You thought the race for Stone County sheriff was over? Think again.
Interesting account of the doings from Tyler Henderson of Mountain View, a third-year law student at UALR who's been following the proceedings closely. Three recounts. Apparent illegal crossover voting. And more. And no certified winner yet.
E-MAIL FROM TYLER HENDERSON
After a primary runoff that ended in a tie, a recount that revealed a winner by 5 votes, and the discovery of votes that weren't included in the recount, the Democratic nomination for Sheriff in Stone County is again locked in a tie. The Stone County Election Commission met Friday morning at 9AM to discuss what to do about ballots that were discovered after the recount. The recount, held on Thursday, revealed that incumbent Sheriff Todd Hudspeth had bested challenger Lance Bonds by a mere 5 votes, 1370 to 1365. The original tally for the runoff showed both men to be tied with 1383 votes each.
So what happened to the missing 31 votes? It turns out that the ballots from one of the electronic voting machines had been included in the original count, but not the recount. The addition of the missing ballots reinstated the tie. No action was taken at that time, although it was suggested that, according to the state election code, the two opponents would have to "draw lots" by agreeing to a coin toss or similar tie-breaker. That option was not attractive to either candidate. The Commission also suggested that a winner might be appointed by the Stone County Democratic Committee, but that option was also rejected.
The Election Commission decided to met again at 3PM, a meeting that was observed by a packed courtroom. Mr. Lance A. Wright, deputy prosecutor for the 16th Judicial District, which includes Stone County, was present on behalf of Prosecutor Don McSpadden. Commissioner Vernon Humphries began by naming several discrepancies that had been discovered in the runoff, including one allegation of bribery and several reports of "crossover" voting in the Democratic primary by voters who had originally cast ballots in the Republican primary. Mr. White informed the commission that the prosecutor's office had already begun looking into the "crossover" votes to determine whether those allegations were true. Mr. Humphries moved to formally refer the matter to the prosecutor's office.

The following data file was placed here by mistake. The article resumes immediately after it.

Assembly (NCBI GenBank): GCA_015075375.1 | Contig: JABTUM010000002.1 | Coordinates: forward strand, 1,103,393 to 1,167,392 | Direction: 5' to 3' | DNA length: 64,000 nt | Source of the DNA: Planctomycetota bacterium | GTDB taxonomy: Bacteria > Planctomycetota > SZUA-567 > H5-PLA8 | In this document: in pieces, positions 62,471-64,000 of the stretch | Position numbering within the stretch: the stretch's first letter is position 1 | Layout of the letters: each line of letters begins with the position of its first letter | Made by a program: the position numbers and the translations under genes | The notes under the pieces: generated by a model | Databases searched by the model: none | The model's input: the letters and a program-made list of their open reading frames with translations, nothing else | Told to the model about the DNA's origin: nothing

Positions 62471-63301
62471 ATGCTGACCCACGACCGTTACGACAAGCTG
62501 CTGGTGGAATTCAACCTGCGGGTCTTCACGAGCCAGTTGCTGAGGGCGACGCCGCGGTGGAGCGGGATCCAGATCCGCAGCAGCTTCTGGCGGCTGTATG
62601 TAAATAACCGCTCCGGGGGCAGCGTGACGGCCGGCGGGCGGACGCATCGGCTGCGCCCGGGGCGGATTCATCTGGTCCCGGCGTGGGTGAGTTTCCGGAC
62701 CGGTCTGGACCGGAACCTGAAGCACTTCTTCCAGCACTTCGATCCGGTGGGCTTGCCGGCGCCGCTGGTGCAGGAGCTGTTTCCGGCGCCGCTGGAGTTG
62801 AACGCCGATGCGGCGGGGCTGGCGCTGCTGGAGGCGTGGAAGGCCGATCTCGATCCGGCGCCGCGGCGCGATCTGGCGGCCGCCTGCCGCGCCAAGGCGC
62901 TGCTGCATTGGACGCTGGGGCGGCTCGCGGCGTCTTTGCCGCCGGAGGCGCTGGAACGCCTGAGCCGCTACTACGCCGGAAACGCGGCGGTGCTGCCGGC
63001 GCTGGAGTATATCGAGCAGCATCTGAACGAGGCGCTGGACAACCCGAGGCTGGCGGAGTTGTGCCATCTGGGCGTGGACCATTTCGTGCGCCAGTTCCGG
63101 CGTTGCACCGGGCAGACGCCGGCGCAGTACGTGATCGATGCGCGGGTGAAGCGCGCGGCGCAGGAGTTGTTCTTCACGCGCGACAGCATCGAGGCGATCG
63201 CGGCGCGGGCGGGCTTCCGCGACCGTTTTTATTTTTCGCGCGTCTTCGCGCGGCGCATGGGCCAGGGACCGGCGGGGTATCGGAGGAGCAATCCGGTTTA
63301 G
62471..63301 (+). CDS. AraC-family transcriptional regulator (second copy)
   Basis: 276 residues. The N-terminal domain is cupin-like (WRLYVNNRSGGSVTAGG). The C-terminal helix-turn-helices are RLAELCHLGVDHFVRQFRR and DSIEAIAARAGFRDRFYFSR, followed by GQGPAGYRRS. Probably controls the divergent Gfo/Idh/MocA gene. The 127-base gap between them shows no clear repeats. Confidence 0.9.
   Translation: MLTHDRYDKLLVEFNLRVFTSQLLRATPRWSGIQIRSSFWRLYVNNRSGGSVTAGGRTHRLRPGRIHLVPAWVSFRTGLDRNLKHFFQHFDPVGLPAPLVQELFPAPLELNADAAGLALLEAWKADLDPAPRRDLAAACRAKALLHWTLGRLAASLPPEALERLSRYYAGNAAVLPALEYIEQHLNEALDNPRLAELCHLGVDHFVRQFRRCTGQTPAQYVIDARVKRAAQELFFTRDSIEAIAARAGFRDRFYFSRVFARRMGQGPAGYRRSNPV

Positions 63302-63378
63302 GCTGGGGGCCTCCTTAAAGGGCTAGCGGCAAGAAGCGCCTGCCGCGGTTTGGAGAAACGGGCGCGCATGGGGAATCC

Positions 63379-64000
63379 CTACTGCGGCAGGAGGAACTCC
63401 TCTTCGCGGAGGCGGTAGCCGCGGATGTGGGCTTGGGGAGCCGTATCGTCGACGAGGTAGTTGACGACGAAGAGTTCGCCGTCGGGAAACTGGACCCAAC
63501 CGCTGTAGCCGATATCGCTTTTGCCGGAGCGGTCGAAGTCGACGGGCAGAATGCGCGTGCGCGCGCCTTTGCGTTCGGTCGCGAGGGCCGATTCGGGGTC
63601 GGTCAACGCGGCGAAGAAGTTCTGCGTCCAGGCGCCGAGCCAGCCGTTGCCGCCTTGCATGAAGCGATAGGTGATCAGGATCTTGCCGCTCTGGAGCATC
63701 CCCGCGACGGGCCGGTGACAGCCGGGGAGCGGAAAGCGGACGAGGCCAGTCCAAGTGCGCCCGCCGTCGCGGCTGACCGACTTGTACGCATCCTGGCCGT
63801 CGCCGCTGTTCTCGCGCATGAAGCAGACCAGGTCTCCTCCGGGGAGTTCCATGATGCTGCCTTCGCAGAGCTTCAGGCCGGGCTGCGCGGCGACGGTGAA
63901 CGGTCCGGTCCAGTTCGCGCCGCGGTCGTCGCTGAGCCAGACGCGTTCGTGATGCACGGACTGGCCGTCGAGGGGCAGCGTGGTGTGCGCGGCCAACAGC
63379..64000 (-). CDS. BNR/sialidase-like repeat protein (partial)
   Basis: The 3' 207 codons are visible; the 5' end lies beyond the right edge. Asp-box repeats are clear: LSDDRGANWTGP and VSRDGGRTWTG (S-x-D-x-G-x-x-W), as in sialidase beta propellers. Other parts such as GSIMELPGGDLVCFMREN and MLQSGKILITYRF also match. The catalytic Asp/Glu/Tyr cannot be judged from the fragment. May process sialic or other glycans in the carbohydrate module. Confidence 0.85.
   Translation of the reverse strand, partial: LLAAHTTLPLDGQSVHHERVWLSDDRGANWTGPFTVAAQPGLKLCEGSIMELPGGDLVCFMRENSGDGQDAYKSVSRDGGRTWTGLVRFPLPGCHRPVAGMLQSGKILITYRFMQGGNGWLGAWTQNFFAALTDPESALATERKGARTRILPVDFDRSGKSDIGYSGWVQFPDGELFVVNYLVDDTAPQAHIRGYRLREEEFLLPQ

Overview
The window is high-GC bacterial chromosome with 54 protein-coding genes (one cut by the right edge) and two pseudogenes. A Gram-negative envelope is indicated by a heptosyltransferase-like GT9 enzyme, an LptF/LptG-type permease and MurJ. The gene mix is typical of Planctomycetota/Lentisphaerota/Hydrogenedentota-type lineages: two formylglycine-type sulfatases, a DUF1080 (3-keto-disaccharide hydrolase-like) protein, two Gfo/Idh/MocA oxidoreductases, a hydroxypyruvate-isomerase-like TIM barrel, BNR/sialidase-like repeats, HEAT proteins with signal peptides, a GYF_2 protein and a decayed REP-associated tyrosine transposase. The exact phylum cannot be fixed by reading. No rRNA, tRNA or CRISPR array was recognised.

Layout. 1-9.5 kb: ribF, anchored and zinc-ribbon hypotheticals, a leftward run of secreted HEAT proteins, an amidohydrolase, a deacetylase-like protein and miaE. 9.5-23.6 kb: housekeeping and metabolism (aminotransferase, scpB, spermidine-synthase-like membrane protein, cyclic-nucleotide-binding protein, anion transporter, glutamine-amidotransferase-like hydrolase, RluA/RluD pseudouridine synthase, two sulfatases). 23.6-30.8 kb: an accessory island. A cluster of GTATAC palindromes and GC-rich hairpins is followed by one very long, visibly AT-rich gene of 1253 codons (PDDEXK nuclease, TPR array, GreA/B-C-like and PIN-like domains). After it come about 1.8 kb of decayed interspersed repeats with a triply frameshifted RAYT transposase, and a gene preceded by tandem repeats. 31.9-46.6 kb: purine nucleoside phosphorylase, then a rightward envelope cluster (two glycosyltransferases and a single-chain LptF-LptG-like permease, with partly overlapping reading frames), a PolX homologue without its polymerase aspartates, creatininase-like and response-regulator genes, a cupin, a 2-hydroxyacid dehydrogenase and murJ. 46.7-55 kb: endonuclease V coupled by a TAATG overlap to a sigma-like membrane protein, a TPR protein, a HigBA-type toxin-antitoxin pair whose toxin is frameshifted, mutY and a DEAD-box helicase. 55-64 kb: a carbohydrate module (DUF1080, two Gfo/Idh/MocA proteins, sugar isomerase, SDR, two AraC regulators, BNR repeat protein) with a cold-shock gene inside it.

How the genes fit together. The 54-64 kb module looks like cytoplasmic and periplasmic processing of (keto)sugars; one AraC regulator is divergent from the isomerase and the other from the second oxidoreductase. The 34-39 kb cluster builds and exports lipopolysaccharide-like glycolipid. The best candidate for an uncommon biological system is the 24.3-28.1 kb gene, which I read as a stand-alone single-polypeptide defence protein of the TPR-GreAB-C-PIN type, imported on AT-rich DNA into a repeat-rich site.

The motion did not obtain a second originally, but the chairman of the 3-member commission, Bob Turner, inquired as to whether he was allowed to provide a second. Mr. Wright replied that he didn't think Robert's Rules of Order Would Allow that, but Mr. Humphries interjected that the commission had never adopted Robert's Rules. Upon that, Mr. Turner seconded the motion. There was discussion about how the prosecutor's office would investigate the "crossover" voters; Mr. Humphries suggested that, where probable cause was present to suspect a person had cross-voted, that person be subpeoned by the prosecutor's office. Mr. Wright informed the commission that such an "crossover" voting was a criminal act under state election law, punishable as a Class A misdemeanor, but that it might be problematic to compel a person to testify about how they voted. The intent was that crossover votes would be excluded from the final tally. After some more discussion, the original motion was passed.
Mrs. Betty Allred then asked Wright if another election could be held. Wright explained that the Secretary of State has said that is not an option; that under Ark. Code Sec. 7-7-104, there is no provision to allow for another election. Wright commented on the difficulty of the situation and that the code did not specifically address this unique situation, and that ultimately the decision might be one for the courts. Wright explained that 7-7-104, if read literally, says that the parties involved might draw lots or a vacancy for the nomination would be declared. White also commented that the Election Commission might not be able to wait on the prosecutor's office to finish it's investigation before the vote would need to be certified, and that any prosecutorial findings might not ultimately help the commission reach a decision on whether or not to certify the vote. Wright suggested that the commission delay any decision to certify the vote and allow for more public input, perhaps advertising for another meeting in the local newspaper. At that point, Mr. Humphries got up and delivered what was presumably a list of voters and which primary they had voted in to a reporter for the local newspaper, telling the crowd that since who voted was a matter of public record, the newspaper could print the names of voters and what primary they voted in, and those who crossed over could voluntarily come forward and confess.
Mr. Humphries noted that, if the commission had the power to certify a vote, it was implied that it had the power not to certify as well. Wright mentioned that the Ark. State Police would be assisting with the investigation. The Commission discussed when they would need to certify the vote by to stay in compliance; Wright noted they might certify the tie, or perform another recount and then certify. Whatever the commission's decision, White again suggested that it be delayed until next week. Upon that, the Election Commission decided to adjourn the meeting and resume discussion at 9AM on Monday morning, to give both the candidates and the prosecutor's office time to better research all issues and options.
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